History of the National Cancer Institute
Although cancer has plagued the world for centuries, it was not until the early 1900s that people came together to create prominent cancer advocacy associations worldwide and to develop national cancer legislation in the United States. In March of 1930, the Senate Commerce Committee heard the testimony of leading cancer researchers, advocates, and other cancer specialists. They told stories of cancer incidence in the United States, explained possible cures, and expressed the need for a national clinic. Since then, multiple legislative acts and amendments have broadened the role of NCI in supporting and improving cancer research.
The National Cancer Act of 1937
In 1937, Congress established the National Cancer Act of 1937 to provide additional support for cancer research – it was the first time Congress had appropriated funds toward a non-communicable disease. The Act established the National Cancer Institute (NCI) as the federal government's primary agency to address research and training needs for the cause, diagnosis, and treatment of cancer. NCI’s responsibilities included:
- Conducting, coordinating, and promoting research and studies relating to the cause, diagnosis, treatment, and prevention of cancer
- Reviewing and approving grant applications to support promising cancer research
- Providing training and instruction in the diagnosis and treatment of cancer
- Assisting and promoting similar research at other public and private institutions
- Receiving advice from cancer experts in the United States and abroad
- Cooperating with state health agencies in the prevention, control, and eradication of cancer
- Collecting, analyzing, and disseminating the results of cancer research conducted in the United States and in other countries
The Act called upon the NCI to assist and promote similar research at other public and private institutions and merged the Office of Cancer Investigations at Harvard with a pharmacology division of NIH to create the NCI as an independent research institute within the division of the Public Health Service (independent of NIH).
The Act also established the National Advisory Cancer Council (now known as the National Cancer Advisory Board (NCAB), which was authorized to review all research projects for approval before recommending funding by the Surgeon General, who was directed to “provide for, foster, and aid in coordinating research related to cancer within the NCI and among other agencies and organizations.”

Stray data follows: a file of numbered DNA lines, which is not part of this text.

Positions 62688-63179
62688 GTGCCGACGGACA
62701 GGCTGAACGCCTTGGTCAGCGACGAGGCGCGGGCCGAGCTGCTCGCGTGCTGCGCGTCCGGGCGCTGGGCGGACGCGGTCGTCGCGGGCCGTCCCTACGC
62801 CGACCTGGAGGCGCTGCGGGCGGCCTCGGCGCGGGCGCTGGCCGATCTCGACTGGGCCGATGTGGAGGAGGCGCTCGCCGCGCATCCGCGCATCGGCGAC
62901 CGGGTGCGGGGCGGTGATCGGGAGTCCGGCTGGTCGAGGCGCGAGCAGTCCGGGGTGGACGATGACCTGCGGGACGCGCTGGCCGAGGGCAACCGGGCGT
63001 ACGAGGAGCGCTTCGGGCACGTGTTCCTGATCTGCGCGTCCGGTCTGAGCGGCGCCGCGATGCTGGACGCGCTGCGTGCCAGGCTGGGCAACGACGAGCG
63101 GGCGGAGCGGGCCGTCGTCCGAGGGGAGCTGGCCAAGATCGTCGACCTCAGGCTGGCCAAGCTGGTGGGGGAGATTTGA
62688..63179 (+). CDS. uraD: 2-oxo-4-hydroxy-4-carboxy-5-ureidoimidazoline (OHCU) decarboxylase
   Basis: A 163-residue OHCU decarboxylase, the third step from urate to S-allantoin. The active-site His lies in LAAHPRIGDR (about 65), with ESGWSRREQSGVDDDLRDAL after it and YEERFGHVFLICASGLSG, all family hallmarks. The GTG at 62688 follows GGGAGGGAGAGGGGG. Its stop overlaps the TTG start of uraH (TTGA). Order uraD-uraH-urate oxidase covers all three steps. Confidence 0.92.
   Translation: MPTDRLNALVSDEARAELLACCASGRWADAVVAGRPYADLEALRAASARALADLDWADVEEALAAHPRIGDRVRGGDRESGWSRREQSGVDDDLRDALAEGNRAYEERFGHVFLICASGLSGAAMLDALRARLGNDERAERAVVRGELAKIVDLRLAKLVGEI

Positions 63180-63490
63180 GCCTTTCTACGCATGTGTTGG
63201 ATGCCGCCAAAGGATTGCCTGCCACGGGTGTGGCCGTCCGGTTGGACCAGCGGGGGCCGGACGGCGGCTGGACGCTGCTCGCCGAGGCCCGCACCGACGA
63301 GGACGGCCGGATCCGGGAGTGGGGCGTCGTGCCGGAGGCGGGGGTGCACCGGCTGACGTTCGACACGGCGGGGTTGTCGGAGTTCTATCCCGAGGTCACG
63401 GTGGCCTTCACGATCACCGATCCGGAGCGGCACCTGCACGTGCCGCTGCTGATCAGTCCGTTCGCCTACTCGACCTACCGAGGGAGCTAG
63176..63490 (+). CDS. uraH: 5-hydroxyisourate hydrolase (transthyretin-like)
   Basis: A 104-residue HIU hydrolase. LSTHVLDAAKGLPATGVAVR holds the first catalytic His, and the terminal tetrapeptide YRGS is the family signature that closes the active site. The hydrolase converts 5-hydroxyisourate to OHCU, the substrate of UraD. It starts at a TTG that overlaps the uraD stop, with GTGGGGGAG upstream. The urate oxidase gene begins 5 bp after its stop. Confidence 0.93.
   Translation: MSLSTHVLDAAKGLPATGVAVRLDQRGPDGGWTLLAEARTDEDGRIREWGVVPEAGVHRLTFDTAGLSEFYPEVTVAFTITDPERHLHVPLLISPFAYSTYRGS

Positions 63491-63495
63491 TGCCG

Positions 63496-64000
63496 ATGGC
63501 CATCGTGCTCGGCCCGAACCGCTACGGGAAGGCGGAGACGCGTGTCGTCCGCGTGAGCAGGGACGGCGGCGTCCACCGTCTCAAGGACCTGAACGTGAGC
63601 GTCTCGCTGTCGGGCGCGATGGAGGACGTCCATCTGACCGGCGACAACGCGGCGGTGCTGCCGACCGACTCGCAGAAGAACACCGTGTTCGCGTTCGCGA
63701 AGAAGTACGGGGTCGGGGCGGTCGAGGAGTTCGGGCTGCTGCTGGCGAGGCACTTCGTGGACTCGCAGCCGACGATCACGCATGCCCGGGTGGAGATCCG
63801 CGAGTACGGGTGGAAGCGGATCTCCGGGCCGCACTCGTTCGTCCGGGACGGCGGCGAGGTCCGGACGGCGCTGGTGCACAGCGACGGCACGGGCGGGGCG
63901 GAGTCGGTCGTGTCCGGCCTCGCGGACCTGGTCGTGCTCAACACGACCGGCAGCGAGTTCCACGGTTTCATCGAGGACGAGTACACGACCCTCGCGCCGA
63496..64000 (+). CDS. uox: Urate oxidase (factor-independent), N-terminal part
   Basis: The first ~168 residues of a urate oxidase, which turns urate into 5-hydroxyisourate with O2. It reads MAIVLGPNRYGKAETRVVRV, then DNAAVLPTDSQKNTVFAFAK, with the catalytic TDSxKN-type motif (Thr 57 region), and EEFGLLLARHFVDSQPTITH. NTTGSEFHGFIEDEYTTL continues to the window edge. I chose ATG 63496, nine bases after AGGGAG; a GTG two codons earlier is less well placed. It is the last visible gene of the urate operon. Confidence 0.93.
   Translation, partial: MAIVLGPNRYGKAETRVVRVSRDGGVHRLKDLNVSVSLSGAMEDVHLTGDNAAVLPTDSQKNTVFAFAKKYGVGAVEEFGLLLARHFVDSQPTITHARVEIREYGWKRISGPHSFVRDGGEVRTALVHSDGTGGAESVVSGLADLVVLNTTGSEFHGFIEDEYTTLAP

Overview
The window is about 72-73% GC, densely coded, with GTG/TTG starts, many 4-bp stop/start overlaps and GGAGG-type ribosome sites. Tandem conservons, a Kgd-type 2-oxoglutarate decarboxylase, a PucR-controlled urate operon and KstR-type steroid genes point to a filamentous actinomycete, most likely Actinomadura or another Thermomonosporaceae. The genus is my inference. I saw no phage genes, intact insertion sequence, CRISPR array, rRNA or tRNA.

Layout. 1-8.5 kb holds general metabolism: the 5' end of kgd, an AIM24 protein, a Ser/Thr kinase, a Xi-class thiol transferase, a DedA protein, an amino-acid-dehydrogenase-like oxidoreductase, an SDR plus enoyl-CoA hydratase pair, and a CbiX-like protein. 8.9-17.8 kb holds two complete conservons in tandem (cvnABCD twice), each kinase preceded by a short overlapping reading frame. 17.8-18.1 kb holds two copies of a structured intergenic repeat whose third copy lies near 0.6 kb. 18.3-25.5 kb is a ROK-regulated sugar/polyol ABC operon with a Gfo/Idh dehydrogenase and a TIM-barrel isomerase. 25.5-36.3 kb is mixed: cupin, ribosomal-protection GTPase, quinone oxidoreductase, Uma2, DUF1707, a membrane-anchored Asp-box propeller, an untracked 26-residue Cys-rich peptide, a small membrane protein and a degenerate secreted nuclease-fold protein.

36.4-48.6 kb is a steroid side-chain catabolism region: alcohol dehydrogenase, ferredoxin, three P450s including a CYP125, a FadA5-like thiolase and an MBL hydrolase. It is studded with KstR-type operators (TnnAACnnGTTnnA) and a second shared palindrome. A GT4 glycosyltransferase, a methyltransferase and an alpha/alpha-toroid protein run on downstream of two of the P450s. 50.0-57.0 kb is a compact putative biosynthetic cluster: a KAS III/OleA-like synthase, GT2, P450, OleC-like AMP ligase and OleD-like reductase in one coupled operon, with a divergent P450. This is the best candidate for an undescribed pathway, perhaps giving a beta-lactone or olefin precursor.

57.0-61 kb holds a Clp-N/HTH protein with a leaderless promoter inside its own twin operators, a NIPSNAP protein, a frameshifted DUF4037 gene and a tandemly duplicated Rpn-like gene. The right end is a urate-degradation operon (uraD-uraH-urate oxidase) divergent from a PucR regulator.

The National Cancer Act of 1971
In 1944, Congress approved the Public Health Service Act of 1944 (42 U.S.C. 201), which substantially consolidated and revised all existing legislation relating to the Public Health Service. This act also had direct effects on NCI because it made the Institute an operating division of the National Institutes of Health (NIH) and eventually led to the creation of the National Cancer Act of 1971. This Act, signed by President Richard Nixon, created the National Cancer Program and:
- Granted the Director of the NCI broad authority to plan and develop an expanded, intensified and coordinated National Cancer Program that included the NCI and related programs, other research institutes and federal and nonfederal programs “in order to more effectively carry out the national effort against cancer."
- Provided the NCI director with direct access to the president of the United States and required the NCI director to submit an annual budget, called the “bypass budget,” directly to the president, bypassing the approval of the NIH director or HHS, as required of other National Institutes of Health (NIH) institutes.
- Mandated that the NCI develop its programs with the advice of a new National Cancer Advisory Board (NCAB), a presidentially appointed committee of 18 members, including both distinguished scientists and laypersons from the general public and 12 ex-officio members from other government agencies, and established the President's Cancer Panel (PCP), a three-member panel, which was specifically required to submit an annual report to the President and hold periodic public hearings.
- Provided additional funding for NCI, establishing 15 new cancer research centers, local cancer control programs, and an international cancer research data bank.
- Gave the NCI director additional authorities, in consultation with the NCAB, to:
- Create new cancer centers and manpower training programs
- Appoint advisory committees, allowing the director to explore new issues/opportunities
- Expand the physical location at NIH and other research facilities across the country
- Award contracts for research
- Collaborate with other federal, state, or local public agencies and private industry
- Conduct cancer control activities
- Establish an international cancer research data bank that collects, catalogues, stores, and disseminates results of cancer research
- Award research grants